Training accurate AI applications for children will inherently require access to large amounts of diverse data. The question is whether the same centralized architecture approach used in ImageNet and responsible for much of the progress in consumer AI also work for AI in medicine.

The traditional approach to developing AI applications, such as the one used in ImageNet, is to aggregate large amounts of data in a central repository. In healthcare, such efforts are represented by the National Institute of Health’s Imaging Data Commons (, which has managed to access 33 terabytes (TB) of image data over several years. While that’s admirable, the fundamental approach of aggregation in a central repository is not the right strategy for five key reasons.

  1. Central architectures are not application friendly

Aggregation of data in a centralized architecture, repository, or data commons, requires that the data be organized. Anytime a database is created, along with it comes a schema, or a designated way to organize the data. Unfortunately, a schema perfectly designed for one application might inherent in its design, make it difficult if not nearly impossible to use for another application.

  1. Central architectures are not network preserving

Additionally, there’s the challenge of where to centrally house, or host the data in a literal sense.  If, for example, you were to aggregate just the pediatric cardiac echo data from every children’s hospital in the world, it would amount to an estimated 6,000,000 TB annually. If this data were to be centralized, where would we locate the servers? Who would pay for it? And who would be responsible for paying the network cost of moving the data to and from that central location?

  1. Central architectures are not real-time

To understand why real-time access to accurate AI-generated learning is important, simply imagine if an autonomous car had to access a central server to decide what to do at every turn or stop sign, or to avoid a pedestrian. The time it would take to ask and retrieve each decision from a central repository (in other words, the network latency) means a central architecture would be unrealistic. The same challenge would hold true for any real-time pediatric application.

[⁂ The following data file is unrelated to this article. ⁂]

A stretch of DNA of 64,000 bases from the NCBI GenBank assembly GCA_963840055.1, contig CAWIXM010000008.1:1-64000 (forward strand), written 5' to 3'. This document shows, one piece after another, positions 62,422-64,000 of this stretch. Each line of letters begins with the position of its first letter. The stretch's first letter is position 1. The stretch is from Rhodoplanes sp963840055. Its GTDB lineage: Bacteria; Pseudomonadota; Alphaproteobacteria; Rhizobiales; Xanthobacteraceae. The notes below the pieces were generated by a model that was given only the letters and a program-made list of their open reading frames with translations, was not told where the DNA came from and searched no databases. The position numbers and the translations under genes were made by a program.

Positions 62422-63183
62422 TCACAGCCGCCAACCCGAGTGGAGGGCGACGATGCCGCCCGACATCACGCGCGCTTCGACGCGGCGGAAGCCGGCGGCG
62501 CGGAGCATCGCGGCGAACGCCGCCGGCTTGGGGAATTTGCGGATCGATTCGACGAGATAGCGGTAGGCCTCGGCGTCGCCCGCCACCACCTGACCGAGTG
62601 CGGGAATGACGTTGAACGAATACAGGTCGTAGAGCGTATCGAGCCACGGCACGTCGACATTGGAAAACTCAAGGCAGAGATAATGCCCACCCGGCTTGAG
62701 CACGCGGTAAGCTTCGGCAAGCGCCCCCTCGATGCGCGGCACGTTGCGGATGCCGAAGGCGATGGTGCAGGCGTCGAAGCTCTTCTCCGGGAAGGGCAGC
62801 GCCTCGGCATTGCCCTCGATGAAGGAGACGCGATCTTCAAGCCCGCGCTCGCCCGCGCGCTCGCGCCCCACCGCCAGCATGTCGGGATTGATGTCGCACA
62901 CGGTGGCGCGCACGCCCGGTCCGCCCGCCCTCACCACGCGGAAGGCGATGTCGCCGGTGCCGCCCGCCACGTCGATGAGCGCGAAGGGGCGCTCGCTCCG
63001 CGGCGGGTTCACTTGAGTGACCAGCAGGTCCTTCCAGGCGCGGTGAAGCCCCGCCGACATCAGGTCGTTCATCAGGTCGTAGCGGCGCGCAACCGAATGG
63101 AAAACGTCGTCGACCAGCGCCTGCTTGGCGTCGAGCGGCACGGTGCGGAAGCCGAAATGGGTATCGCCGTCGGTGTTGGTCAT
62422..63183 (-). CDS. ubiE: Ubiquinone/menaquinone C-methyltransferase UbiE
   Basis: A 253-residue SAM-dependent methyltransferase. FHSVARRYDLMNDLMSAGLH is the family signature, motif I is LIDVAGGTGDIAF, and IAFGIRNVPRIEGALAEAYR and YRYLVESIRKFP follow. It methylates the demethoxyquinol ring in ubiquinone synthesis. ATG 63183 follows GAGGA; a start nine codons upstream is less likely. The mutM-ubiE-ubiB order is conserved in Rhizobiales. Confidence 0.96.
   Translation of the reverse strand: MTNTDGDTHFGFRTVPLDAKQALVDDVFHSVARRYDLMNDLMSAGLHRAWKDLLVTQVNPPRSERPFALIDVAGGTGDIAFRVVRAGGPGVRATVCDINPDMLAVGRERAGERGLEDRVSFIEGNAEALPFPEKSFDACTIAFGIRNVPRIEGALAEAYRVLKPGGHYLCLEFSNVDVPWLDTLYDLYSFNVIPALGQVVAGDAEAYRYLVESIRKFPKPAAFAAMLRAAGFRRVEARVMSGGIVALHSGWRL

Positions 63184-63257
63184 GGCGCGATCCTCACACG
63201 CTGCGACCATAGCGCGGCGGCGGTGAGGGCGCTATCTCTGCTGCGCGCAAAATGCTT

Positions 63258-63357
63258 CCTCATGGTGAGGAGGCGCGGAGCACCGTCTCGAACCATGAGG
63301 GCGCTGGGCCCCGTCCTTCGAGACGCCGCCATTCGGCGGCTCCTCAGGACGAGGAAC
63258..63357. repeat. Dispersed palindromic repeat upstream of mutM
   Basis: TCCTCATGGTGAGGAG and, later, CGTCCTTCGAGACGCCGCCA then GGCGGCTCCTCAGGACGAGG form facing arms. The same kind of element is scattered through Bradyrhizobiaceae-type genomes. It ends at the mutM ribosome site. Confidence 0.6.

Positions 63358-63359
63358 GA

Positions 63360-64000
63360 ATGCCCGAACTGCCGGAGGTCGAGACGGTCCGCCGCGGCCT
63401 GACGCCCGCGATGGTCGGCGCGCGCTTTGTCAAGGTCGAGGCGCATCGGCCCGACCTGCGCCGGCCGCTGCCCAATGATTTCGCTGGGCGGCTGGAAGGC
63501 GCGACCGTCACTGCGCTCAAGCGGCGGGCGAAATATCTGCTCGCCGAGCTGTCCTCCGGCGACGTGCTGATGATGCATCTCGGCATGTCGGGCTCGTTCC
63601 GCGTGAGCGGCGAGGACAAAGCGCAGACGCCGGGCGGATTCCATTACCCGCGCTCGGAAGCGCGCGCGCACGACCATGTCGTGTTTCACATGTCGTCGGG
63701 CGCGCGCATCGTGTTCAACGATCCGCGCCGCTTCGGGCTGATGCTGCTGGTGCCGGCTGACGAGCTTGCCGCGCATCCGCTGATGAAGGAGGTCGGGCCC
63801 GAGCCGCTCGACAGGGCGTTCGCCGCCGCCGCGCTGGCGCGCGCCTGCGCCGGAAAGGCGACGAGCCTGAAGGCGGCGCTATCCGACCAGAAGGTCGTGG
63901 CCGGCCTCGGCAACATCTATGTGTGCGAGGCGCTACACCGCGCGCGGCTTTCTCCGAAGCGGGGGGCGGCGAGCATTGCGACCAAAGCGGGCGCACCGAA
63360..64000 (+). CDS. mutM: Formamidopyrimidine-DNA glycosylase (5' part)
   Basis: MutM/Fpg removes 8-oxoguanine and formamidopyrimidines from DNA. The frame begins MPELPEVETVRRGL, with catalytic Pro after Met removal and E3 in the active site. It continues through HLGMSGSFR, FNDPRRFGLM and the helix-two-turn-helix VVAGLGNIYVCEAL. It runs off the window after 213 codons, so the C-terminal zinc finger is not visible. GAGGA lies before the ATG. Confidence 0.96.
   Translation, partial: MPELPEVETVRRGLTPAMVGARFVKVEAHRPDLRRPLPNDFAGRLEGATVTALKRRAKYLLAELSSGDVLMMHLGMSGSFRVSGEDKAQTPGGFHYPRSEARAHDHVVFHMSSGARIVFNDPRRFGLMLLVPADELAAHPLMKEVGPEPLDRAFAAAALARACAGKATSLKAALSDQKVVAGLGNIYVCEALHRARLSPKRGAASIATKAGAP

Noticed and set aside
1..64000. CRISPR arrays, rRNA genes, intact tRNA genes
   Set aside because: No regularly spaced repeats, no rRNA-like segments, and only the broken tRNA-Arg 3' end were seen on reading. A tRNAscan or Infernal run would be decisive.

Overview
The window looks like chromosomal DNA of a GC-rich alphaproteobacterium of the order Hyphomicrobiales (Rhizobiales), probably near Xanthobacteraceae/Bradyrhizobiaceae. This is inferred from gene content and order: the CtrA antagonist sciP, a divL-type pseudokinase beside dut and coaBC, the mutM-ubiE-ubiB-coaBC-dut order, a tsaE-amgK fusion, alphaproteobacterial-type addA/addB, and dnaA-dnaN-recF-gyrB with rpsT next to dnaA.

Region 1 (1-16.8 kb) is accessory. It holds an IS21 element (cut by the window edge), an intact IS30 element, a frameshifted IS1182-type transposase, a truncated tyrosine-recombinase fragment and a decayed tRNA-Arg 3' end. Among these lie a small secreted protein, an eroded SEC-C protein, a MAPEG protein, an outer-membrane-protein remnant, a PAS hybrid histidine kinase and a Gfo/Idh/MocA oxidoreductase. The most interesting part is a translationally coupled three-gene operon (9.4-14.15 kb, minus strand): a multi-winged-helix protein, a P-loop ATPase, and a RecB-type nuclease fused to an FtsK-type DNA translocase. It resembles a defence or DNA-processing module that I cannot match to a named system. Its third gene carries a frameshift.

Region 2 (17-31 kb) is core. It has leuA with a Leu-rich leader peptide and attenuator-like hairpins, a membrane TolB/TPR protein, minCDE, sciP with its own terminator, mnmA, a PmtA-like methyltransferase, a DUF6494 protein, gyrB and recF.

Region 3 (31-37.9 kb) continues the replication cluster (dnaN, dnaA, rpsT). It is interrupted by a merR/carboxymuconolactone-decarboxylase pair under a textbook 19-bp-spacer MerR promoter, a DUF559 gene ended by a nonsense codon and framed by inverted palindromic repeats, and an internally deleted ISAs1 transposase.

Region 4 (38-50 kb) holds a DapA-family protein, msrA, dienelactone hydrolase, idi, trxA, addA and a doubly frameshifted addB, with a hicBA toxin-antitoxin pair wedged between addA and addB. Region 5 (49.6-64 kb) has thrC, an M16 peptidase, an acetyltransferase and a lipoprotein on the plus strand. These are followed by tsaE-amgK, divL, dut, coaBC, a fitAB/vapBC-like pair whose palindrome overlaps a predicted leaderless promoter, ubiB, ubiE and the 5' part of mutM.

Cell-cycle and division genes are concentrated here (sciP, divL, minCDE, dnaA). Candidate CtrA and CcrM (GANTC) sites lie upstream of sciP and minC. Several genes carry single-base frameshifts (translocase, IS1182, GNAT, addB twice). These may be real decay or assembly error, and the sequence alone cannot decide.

1. Central architectures are not privacy-preserving

Let’s assume we were to agree to aggregate all the pediatric echo data from around the world in Amsterdam. How would we preserve privacy for a patient in London whose data is sent to Amsterdam? How would we control who was able to access that data?  And how might we set limits on which data is shared?  Someone in Amsterdam with no connection to the patient may have access, not only to a patient’s pediatric echo data but their personal identifying information as well. These questions bring to the forefront an important consideration of data sharing and privacy known as “purpose limitation”. In a world where we increasingly expect specified data to be used only with our permission, by certain people, and for clearly defined purposes, accumulating data in a central repository offers the opposite, with no stated purpose other than keeping the data for the future does nothing to preserve privacy.

  1. Central architectures are not data location preserving

The public central cloud providers (Amazon Web Services, Google Cloud Platform, Azure) operate out of ten of the 200 countries in the world. At the same time, many countries are adopting a Las Vegas-like mentality: data created in the country stays in the country.

While centralized architectures have powered the development of many consumer AI applications to date, there are multiple reasons why this is not the right approach for the training and deployment of AI applications for use in pediatric healthcare. Central architectures are simply not application friendly, not network-preserving, not real-time, and not privacy-preserving. What we really need – especially in the context of medicine and pediatric healthcare – is a decentralized AI architecture.

The use of AI in pediatric healthcare, as well as other domains, will be discussed at the in-person AIMed Global Summit scheduled for June 4-7th 2023 in San Diego with the remainder of the week filled with exciting AI in medicine events like the Stanford AIMI Symposium on June 8th. Book your place now!

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